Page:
Cassandra Burch returned to her home in Waldorf one Sunday in April to find her rabbit Sammy slain in the grass, his fence bashed in and the neighbor's American pit bull fleeing the yard.
Two months later, after passing through phases of grief and guilt, she was ready for justice.
So Burch filed an animal complaint against neighbor Stephen Pettko and brought him before Charles County's Animal Matters Hearing Board, a forum where strict legal protocol trumps the laws of nature.
The hearing board can try cases involving all types of animals -- dogs, cats, rabbits, cows, horses and ducks -- but it is most assuredly not a kangaroo court.
"You can sit in District Court and hear murder, rape and divorce cases, and they are not as emotional as these cases," said board Vice Chairman Jerome M. Butkiewicz, who has been on the board about 14 years. "Pets are part of the family, which is why it becomes so emotional."
In many jurisdictions, animal cases go to District Court, but Charles County established the Animal Matters Hearing Board to lighten the court's docket. Sentences can be appealed to Circuit Court.
Animal hearing boards with varying degrees of authority also exist in Montgomery, Howard, Prince George's and Anne Arundel counties.
On the first Tuesday of each month, the Charles board hears arguments in cases in which animal control officers issued citations against citizens; on the third Tuesday, it hears complaints between neighbors. The latter sessions can get extremely emotional.
Burch and Pettko didn't know what to expect when they came to animal court.
Burch always has been a rabbit person and said you can train them with better results than dogs and sometimes even better than children. "People think it's just a rabbit; it's not," she told the board.
For Burch, Sammy was "like a family member." She entered into evidence 15 photographs showing the rabbit kissing the family's cat, playing under a Christmas tree and splashing in a bathtub. Other photos showed the destruction done to his pen's fence.
A month after the trial, Burch said she still feels guilty that the pen didn't allow Sammy more places to hide.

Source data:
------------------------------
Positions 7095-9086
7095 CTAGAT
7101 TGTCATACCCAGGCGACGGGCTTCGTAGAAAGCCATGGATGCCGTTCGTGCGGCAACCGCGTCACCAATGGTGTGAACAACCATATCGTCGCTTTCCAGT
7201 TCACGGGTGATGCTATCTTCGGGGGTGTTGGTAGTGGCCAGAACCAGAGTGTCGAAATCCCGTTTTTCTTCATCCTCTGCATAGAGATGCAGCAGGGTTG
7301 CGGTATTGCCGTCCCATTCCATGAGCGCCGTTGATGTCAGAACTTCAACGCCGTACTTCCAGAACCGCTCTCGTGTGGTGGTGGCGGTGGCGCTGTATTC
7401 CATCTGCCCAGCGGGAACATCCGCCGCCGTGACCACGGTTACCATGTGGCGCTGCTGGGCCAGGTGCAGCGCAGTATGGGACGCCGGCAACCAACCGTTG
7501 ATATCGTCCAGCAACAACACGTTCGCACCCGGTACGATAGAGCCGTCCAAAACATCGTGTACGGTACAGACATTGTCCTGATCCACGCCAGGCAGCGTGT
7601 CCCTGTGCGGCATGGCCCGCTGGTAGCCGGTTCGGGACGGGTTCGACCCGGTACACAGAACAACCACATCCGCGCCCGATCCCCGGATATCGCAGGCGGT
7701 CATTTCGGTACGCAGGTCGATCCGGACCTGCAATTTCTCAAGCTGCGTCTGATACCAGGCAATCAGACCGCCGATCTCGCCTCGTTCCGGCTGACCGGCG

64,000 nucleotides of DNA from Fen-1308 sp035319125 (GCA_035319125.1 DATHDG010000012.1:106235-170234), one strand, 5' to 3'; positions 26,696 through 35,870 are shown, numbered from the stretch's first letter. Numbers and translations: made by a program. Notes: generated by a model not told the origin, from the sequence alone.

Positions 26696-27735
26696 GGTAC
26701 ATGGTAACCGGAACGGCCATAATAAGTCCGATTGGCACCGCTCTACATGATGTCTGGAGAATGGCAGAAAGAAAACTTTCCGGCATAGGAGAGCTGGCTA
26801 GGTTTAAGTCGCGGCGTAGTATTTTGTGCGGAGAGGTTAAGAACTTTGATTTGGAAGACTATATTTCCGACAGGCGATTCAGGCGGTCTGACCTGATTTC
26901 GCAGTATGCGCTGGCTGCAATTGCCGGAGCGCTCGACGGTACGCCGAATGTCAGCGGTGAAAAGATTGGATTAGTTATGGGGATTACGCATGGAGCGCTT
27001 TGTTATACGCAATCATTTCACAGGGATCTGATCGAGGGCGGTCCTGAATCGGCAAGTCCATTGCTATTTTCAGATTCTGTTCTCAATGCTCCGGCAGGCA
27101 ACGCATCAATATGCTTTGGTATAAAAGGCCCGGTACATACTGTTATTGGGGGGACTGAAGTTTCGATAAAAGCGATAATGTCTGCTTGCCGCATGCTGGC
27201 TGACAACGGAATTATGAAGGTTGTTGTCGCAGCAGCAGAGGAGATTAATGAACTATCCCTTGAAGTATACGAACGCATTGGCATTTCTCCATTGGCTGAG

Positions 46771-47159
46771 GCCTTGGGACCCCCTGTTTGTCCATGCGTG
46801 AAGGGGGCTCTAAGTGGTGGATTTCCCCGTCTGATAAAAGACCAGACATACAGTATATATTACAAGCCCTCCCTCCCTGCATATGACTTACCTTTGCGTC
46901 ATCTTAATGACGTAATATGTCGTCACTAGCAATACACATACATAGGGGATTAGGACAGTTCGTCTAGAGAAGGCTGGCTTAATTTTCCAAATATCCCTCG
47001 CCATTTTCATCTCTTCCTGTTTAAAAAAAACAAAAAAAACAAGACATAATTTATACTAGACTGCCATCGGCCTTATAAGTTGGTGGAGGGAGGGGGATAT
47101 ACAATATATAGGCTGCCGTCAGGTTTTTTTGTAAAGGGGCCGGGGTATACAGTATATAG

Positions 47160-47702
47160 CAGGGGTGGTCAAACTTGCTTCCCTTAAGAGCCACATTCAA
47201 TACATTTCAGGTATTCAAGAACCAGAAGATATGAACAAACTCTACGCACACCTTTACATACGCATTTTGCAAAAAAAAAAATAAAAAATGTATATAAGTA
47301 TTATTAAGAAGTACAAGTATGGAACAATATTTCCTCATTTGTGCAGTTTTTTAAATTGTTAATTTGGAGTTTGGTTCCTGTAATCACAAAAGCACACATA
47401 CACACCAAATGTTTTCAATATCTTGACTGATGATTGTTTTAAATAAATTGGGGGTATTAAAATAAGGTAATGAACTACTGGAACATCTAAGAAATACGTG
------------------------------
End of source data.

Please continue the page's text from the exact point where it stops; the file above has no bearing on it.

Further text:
"He was too scared to go up in the hutch to protect himself, so the dog got in and killed him," she said in an interview. "I cried for weeks."
The hearing board, however, does not deal in feelings; it takes its legal role seriously. Even though evidence pointed to Pettko's dog, there were no eyewitnesses, as Pettko noted in his cross-examination.
"How do you know it was my dog, actually?" he asked, turning to his right to face Burch. "It could have been, but you didn't see it."
The board members agreed with Pettko. After 10 minutes of deliberation, they rejected the charges that his dog was dangerous and vicious and that it had destroyed someone's property.
But Burch was satisfied, too, for Pettko earlier had pleaded guilty to having his dog at large.
"I just wanted on record that his dog got out of the yard," Burch said.
If both parties in this case left satisfied, they are perhaps an exception. The board's every session is filled with contentious cases.
In one, Gaynor Glessner-Robben said that her cat Ariel was killed by Buster, her neighbors' chow.
An English-born resident of Waldorf, Glessner-Robben said in an interview that she was "not at all impressed" by the court because of its "expectation that we all know how courts run and know what 'sustained' means," she said.
It was bad enough that her cat had been killed, she told the board, but on top of that, she said her neighbor, Kenny Wells, stuffed the animal into a bag and drove it to a construction dumpster, thus depriving her two children of a chance to pay their respects.
"They couldn't even bury the cat they had for eight years," she said.
Wells said that Glessner-Robben asked him to take the cat away from her yard because she couldn't bear to see it.
The board found that the dog had killed the cat, and Wells promised to appeal.
Animal board sessions can stretch late into the night -- some hearings have come to an end only because a burglar alarm goes on automatically just before midnight in the Charles County Government Building, Butkiewicz said.
Death sentences are rare -- in the past 14 years, the board has handed down no more than 10, according to Butkiewicz -- but Dominique N. Smith's dog received one of them.
Her pit bull Remy killed a Siberian husky in Waldorf in April and was accused of being vicious and dangerous, a legal term that qualifies it to be euthanized.
Smith told the court that the night before the attack, her dog was restless. She had tied him up as usual, but he kept trying to get free, so she went out to inspect.
"I saw an animal in our back yard, and I'm not sure if that's why," she said, stopping just short of mentioning the attack. "He was a very territorial dog. He loved humans. But there was another dog in our yard, and that might have caused him to attack," she added, already speaking of her dog in the past tense.
Her dog would be sentenced to be euthanized after a short deliberation, but before that, she had a chance to plead for its life. All the legal ceremony of the court gave way. The cross-examinations and entering of evidence didn't matter anymore. The only thing left was a stricken pet owner, futilely professing her love of and fear for her dog.
"My dog is a very, very good dog," Smith said. "I don't know what exactly to say to make you guys realize how important he is to me."